We use cookies to allow us and selected partners to improve your experience and our advertising. By continuing to browse you consent to our use of cookies. You can understand more and change your cookies preferences here.

Reviews based on facts
Our rigorous tests find the facts, and our impartial reviews tell you the truth about how products perform. First month £5, then £9.99 per month, cancel anytime.
Try Which?
16 February 2021

Cot mattress safety

Our tests have found multiple issues with cot mattresses. Find out how give your baby and toddler a safest sleeping space with our expert tips.
Cot mattress safety guide
Alison Potter

A crucial part of safe sleeping is choosing the best cot mattress. 

The Lullaby Trust, the UK's foremost organisation on baby safe sleeping, recommends that the safest place for your baby to sleep is on their own sleep surface, in the same room as you, for at least the first six months. 

Below are some of our top tips to choose the safest mattress for your child:

  • Make sure you choose the right size of cot mattress. The mattress should fit the cot with no gaps down the side that are more than 3cm.
  • Make sure the mattress is firm and flat, and protected by a waterproof cover (sometimes called a mattress protector).
  • Avoid second-hand mattresses where possible. Check any mattress you use conforms to current safety requirements.
  • Any mattress should carry the BSI number BS 1877-10:2011+A1:2012. It’s preferable if it also carries BS 7177:1996 and BS EN 16890:2017. See below for more information about these standards and what they mean.

Safety standards for cot mattresses

Cot mattresses that comply with the current British Standards give you confidence that what you’re buying for your baby is safe, and we would always encourage you to check whether your products are marked with a BS number.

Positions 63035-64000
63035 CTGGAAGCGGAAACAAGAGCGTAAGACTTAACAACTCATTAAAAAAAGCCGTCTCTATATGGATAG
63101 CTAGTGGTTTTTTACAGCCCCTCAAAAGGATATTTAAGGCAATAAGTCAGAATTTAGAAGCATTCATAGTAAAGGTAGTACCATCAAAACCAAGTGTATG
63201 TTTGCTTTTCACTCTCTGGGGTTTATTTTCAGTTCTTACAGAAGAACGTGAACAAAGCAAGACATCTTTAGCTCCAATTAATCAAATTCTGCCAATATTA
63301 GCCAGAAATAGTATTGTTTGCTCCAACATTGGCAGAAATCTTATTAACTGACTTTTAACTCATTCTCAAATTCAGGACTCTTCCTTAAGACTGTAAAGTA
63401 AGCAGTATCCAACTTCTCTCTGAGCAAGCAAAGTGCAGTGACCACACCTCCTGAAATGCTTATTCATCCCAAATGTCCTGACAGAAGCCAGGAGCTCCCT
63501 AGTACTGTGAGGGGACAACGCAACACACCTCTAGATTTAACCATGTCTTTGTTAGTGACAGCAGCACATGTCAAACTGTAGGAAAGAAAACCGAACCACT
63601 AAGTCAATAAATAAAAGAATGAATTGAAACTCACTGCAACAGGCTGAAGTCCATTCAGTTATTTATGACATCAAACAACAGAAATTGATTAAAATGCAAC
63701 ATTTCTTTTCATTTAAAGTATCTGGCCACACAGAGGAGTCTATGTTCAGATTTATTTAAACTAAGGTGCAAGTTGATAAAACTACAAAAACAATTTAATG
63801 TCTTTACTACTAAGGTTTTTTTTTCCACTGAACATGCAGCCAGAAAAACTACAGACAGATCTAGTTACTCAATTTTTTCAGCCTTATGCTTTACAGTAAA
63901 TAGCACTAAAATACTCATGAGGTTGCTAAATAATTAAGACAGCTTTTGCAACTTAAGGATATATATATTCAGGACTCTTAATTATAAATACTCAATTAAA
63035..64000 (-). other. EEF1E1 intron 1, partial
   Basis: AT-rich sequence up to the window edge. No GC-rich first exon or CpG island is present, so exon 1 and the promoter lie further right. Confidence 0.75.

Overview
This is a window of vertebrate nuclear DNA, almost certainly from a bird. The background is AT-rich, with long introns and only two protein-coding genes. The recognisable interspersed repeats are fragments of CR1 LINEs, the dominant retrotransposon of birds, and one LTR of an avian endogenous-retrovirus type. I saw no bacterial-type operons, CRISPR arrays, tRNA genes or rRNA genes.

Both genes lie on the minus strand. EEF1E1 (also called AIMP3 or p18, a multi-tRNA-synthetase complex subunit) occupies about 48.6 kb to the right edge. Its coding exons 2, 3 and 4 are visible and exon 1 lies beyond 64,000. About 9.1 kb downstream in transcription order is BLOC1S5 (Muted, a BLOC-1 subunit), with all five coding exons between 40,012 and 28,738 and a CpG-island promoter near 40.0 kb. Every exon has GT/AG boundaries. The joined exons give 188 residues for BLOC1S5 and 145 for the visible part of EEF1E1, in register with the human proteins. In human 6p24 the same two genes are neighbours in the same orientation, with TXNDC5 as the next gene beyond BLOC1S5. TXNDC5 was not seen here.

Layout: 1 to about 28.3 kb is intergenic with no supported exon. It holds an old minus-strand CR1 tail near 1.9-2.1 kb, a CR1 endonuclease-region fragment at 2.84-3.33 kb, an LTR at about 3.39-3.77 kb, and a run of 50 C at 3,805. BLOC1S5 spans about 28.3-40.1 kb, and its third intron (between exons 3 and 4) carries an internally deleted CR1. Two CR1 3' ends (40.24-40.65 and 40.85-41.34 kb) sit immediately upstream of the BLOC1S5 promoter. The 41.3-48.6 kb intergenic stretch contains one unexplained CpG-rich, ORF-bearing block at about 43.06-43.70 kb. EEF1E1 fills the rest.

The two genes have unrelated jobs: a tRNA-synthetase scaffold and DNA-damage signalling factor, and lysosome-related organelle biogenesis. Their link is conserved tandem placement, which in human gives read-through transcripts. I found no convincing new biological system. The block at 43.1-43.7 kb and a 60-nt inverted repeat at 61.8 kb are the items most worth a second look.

With cot mattresses it’s slightly more complicated, as there are a number of BS numbers to look out for. BS 1877-10:2011+A1:2012 is an older mandatory standard that specifies the kinds of materials, construction and dimensions required when manufacturing mattresses, while BS 7177:1996 guarantees it has passed flammability standards.

There’s also a much newer cot mattress standard called BS EN 16890:2017, which was approved in September 2017. Although it’s currently a voluntary standard, it includes a number of requirements designed to test the performance and safety of cot mattresses.This includes:

  • Checking that no part of the mattress, for example the zip, can detach and become a choking hazard.
  • Checking the firmness of the top of the mattress, so if your baby accidentally rolls onto their front, their face won’t sink into the mattress and potentially suffocate them.
  • Checking whether the removable cover shrinks after washing, in case it compresses the mattress and causes a gap between the mattress and the bed frame where your child could trap a limb.

The BS EN 16890:2017 standard encompasses a wider set of tests and risks than the current mandatory standard and we feel it goes further with regards to child safety.

We test to this standard because we believe it goes further to ensure a safe sleeping environment for babies and young children.

Find out which mattress came out top in all these tests in our round- up of best cot mattresses.

Which cot mattress is best? 

We test the firmness, body support and durability of each cot mattress we review, so we can recommend the best to you.

If a mattress isn't firm enough to aid safe sleep and isn't sufficiently supportive then it becomes a Don't Buy cot mattress.

Our  Best Buy cot mattresses have passed all our robust safety tests.

Not a member? Join Which? to read our full cot mattress reviews.

New cot mattress for second baby? Buying second-hand?